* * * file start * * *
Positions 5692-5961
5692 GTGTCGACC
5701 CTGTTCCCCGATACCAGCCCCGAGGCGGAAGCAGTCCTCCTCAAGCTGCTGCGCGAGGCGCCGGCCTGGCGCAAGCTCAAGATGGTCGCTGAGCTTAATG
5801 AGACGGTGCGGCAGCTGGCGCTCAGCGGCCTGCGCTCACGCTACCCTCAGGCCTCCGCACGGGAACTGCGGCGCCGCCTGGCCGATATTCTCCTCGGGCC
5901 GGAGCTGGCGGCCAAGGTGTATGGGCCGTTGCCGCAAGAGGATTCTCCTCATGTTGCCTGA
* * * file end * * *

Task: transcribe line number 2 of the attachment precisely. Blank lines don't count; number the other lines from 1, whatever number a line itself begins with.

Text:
5692 GTGTCGACC